The Bitcoin ecosystem came up with Lightning Network as a promising solution to this scaling problem. However, the full implementation and adoption of Lightning Network have been so delayed that users are starting to raise questions about the very concept of LN. It is also being seen as a major roadblock in the cryptocurrency’s adoption.
This makes sense because LN is required to facilitate small transactions, and if BTC cannot be useful in small transactions, it can’t be used in everyday payments. However, the worst part is that people are criticizing the top coin for it needing a second layer to become useful for smaller payments. Bitcoin advocate Andreas Antonopoulos addressed this topic in one of his recent videos. He noted,
“In order to accommodate several small payments, there needs to be someone to validate these transactions. The Bitcoin answer to this is that everybody validates every transaction in order to maintain decentralization security and openness in the network.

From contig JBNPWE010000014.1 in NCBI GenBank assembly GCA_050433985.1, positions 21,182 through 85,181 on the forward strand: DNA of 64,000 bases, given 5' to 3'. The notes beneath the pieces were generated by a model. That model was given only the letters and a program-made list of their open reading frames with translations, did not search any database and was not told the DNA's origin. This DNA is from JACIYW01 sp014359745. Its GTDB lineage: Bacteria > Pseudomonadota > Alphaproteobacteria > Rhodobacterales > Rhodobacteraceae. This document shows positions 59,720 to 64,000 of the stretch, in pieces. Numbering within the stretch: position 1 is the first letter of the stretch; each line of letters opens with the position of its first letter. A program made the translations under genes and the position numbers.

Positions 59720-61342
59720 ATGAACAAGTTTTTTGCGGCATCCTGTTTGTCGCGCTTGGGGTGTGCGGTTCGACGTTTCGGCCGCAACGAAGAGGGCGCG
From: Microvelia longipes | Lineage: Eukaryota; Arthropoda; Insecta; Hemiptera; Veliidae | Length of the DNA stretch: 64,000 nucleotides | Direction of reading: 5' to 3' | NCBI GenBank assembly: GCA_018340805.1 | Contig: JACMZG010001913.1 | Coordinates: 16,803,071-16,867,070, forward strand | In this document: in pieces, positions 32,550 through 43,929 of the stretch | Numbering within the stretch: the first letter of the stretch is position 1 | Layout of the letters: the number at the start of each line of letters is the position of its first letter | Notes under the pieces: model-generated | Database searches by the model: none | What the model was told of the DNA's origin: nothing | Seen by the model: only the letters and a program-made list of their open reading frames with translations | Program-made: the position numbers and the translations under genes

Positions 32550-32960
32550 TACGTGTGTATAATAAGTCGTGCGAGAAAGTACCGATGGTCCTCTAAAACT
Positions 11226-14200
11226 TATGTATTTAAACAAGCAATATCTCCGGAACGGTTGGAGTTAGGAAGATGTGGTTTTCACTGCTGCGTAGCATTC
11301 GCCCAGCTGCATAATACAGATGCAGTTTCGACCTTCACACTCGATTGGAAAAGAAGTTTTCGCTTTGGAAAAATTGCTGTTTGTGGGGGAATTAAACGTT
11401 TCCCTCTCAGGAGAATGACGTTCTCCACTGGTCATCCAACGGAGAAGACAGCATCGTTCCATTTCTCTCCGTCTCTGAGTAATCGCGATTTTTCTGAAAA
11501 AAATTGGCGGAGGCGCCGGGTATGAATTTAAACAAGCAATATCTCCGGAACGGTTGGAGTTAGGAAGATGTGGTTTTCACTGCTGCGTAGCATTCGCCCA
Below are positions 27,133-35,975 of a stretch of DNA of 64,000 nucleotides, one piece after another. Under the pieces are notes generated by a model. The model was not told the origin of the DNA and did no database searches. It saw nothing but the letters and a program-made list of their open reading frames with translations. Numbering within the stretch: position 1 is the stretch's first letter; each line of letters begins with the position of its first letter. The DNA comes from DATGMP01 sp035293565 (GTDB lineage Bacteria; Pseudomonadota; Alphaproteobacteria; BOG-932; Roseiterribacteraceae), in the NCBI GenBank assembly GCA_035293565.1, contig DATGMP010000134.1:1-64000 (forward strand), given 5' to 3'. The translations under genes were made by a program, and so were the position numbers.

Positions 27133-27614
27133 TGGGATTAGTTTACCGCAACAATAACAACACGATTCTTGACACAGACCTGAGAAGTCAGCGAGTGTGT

“But this will want everyone to be a validator on the network leading to centralization. So those who criticize Bitcoin needs to have a second layer are playing mostly in the small leagues”
Interestingly, Lightning Network promises to solve shortcomings of Bitcoin like high transaction fees, privacy, among many others. And these shortcomings have to be dealt with for mass adoption to occur. So, putting things in perspective, the implementation of the Lightning Network on Bitcoin has a significant role to play in the mass adoption of the coin.
That, however, is a tricky business since statistics would reveal that LN adoption statistics have stalled over the past few months. In fact, this is the case for quite a few LN-associated metrics, including network capacity and number of channels, unique and duplicate.
The stagnant adoption stats will also do little to brush off centralization concerns that have recently plagued LN.